Due to the federal restrictions on cannabis use, research about marijuana’s safety and effects has been limited. Now that the majority of states permit medical cannabis use (and eleven even allow recreational use), efforts are underway to understand both the short and long-term effects of marijuana on neurocognitive and behavioral intoxication.
Because the potency of marijuana products is increasing, researchers with the Journal of the American Medical Association (JAMA) Psychiatry designed a study to measure the neurobehavioral effects of differing concentrations of delta-9-tetrahydrocannabinol (THC) in the flower form of marijuana in comparison to concentrated forms. (Cannabis concentrates are made by extracting the plant’s cannabinoids to produce a much higher THC concentration, often in the 80% range).
And, while popular opinion holds that “more THC equals more intoxication” – with several scientific reviews strengthening the claim – this new study sheds a provocative light on the subject, suggesting that THC might not be the deciding factor in marijuana impairment after all.
What Is Marijuana Impairment?
- Verbal recall (memory)
- Selective attention
- Inhibitory motor control
- Coordinated movement (balance)
Measuring marijuana intoxication has garnered increased media attention as police seek ways to monitor marijuana-impaired drivers in legalized cannabis states. To date, blood tests indicating THC concentration have been the go-to. But the JAMA Psychiatry study below may just flip that approach on its head.
How Was the Study Conducted?
Out of 133 initial participants, 121 people (55 flower; 66 concentrate) completed the trial as instructed. Flower users were randomly assigned to flower containing either 16% or 24% THC concentration, while concentrate users were randomized to 70% or 90% THC concentrates.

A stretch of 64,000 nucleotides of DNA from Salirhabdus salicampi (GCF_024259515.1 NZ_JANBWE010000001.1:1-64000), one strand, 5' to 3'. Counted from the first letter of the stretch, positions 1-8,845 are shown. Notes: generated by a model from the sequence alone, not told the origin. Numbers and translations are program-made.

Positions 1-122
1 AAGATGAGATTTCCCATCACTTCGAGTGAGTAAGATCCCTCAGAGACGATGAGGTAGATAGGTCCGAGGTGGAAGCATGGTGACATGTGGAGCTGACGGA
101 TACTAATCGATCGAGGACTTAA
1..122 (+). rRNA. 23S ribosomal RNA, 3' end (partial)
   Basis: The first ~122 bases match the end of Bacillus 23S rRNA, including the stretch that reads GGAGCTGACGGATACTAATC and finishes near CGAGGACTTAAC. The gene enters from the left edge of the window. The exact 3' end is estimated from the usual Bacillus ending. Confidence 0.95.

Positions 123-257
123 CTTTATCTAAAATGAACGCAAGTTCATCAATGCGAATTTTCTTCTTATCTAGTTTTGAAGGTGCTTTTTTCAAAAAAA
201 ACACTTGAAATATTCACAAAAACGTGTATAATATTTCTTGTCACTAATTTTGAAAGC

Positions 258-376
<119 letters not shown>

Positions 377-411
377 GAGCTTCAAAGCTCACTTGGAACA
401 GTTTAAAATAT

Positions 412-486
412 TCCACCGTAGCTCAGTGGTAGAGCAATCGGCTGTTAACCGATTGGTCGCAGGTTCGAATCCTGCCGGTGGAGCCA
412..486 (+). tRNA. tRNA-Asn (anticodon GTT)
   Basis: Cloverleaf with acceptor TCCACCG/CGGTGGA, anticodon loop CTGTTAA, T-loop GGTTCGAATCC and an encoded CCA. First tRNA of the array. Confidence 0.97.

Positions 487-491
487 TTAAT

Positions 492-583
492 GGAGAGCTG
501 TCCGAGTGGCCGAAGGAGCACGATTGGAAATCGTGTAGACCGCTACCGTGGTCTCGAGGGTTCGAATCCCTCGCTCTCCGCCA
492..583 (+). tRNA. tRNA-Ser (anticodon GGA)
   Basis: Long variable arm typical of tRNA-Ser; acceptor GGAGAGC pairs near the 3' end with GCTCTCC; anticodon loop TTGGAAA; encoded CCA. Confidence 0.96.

The primary focus of the study was to measure the level of THC and THC by-products in the blood, the level of subjective drug intoxication, and neurobehavioral testing for attention, memory, inhibitory control, and balance.
Specific questions addressed in the study were:
1. How does the short-term use of the cannabis flower and concentrates correlate with THC plasma levels, subjective intoxication and mood, cognitive performance, and balance?
2. Do these four associations differ between flower and concentrate users?
3. Do these four associations differ by THC potency for each form of cannabis (16% vs. 24% flower or 70% vs. 90% concentrate)?
Researchers uncovered a number of interesting results. For instance, the concentrate group exhibited consistently higher THC and 11-OH-THC levels in their blood after short-term use, but that level did not vary much between the 70% and 90% potency groups.
Concerning mood, all participants reported experiencing little to no tension, little to moderate vigor, and moderate to marked intoxication. The concentrate group reported lower tension and vigor compared to the flower group, regardless of potency.